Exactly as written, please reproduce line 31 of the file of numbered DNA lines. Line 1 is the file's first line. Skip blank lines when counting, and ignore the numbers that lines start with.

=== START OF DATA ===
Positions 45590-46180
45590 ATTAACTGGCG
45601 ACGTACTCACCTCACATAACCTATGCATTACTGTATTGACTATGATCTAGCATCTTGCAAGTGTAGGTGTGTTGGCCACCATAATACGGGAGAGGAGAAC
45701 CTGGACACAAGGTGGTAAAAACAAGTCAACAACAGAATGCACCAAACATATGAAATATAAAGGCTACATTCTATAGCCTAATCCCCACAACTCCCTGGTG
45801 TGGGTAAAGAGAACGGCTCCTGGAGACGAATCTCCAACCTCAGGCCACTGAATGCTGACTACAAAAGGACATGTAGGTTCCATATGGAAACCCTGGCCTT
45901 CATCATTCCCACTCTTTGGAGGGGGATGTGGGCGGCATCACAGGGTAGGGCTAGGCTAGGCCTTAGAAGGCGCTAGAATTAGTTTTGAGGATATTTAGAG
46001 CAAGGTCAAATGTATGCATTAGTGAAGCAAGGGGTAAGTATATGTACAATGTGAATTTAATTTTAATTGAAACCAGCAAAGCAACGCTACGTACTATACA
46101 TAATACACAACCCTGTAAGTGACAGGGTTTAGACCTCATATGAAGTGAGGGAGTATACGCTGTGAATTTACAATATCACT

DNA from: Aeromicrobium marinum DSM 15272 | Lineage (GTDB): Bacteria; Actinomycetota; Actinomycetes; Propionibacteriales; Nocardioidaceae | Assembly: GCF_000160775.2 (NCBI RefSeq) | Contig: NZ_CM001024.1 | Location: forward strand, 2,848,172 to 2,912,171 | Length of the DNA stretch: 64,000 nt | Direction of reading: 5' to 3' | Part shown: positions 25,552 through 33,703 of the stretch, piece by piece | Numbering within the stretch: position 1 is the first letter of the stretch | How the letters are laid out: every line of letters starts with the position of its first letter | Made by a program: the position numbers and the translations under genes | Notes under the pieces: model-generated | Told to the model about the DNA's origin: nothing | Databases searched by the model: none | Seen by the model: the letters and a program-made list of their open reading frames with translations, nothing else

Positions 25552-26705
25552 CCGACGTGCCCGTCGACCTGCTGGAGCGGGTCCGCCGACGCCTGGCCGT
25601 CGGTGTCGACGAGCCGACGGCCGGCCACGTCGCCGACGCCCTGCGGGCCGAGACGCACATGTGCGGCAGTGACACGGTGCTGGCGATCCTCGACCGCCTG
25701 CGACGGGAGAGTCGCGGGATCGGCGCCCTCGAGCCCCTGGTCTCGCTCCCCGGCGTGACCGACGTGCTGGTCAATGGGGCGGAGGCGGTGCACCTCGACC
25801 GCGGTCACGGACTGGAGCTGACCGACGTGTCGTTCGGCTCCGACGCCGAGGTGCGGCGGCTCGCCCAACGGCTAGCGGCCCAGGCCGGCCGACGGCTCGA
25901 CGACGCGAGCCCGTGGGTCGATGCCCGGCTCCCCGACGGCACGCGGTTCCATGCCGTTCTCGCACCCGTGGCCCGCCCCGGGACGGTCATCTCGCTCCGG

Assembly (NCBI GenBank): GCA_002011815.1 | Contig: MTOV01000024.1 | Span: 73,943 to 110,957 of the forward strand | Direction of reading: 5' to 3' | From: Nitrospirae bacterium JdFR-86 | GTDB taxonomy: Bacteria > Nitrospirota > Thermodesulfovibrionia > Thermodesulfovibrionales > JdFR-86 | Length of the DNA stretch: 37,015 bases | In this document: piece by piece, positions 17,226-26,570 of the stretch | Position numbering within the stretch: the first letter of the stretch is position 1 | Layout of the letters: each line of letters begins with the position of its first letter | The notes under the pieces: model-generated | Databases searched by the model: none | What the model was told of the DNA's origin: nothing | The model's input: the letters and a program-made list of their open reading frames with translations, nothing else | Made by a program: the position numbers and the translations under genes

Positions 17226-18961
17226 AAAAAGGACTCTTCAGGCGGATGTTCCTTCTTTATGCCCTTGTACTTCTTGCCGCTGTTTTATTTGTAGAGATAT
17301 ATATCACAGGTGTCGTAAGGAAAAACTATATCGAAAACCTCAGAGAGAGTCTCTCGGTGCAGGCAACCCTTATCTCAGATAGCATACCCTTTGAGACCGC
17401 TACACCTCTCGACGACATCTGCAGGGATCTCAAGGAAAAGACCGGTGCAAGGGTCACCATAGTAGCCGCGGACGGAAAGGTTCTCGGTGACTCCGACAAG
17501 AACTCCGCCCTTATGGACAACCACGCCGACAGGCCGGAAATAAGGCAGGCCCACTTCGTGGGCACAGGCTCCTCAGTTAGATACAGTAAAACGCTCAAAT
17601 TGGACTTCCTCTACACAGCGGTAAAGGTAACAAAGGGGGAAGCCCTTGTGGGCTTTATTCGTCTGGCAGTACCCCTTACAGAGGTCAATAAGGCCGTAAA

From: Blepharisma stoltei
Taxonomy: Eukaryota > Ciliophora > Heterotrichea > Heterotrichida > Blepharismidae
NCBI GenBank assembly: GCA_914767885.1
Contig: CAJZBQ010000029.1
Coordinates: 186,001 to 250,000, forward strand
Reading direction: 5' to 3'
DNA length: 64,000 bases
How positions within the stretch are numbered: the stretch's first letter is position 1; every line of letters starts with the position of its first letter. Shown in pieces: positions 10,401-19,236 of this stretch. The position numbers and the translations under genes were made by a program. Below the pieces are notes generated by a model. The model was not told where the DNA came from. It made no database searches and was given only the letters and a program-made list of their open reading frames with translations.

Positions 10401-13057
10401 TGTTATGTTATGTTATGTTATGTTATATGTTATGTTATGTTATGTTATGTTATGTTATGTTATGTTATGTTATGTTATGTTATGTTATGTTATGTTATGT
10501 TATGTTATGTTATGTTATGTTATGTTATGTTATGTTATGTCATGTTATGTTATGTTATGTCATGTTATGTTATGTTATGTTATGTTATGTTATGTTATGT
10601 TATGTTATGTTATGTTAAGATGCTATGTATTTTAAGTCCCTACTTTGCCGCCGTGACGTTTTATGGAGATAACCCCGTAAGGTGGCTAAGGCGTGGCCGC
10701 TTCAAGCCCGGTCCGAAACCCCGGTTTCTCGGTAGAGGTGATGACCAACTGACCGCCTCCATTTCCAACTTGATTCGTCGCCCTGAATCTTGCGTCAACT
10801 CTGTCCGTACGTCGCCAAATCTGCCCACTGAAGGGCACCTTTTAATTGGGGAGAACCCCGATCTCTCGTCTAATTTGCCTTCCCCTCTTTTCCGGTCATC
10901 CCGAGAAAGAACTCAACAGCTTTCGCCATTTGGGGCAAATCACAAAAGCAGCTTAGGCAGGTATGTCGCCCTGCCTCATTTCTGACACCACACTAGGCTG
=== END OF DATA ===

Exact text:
Positions 10401-13057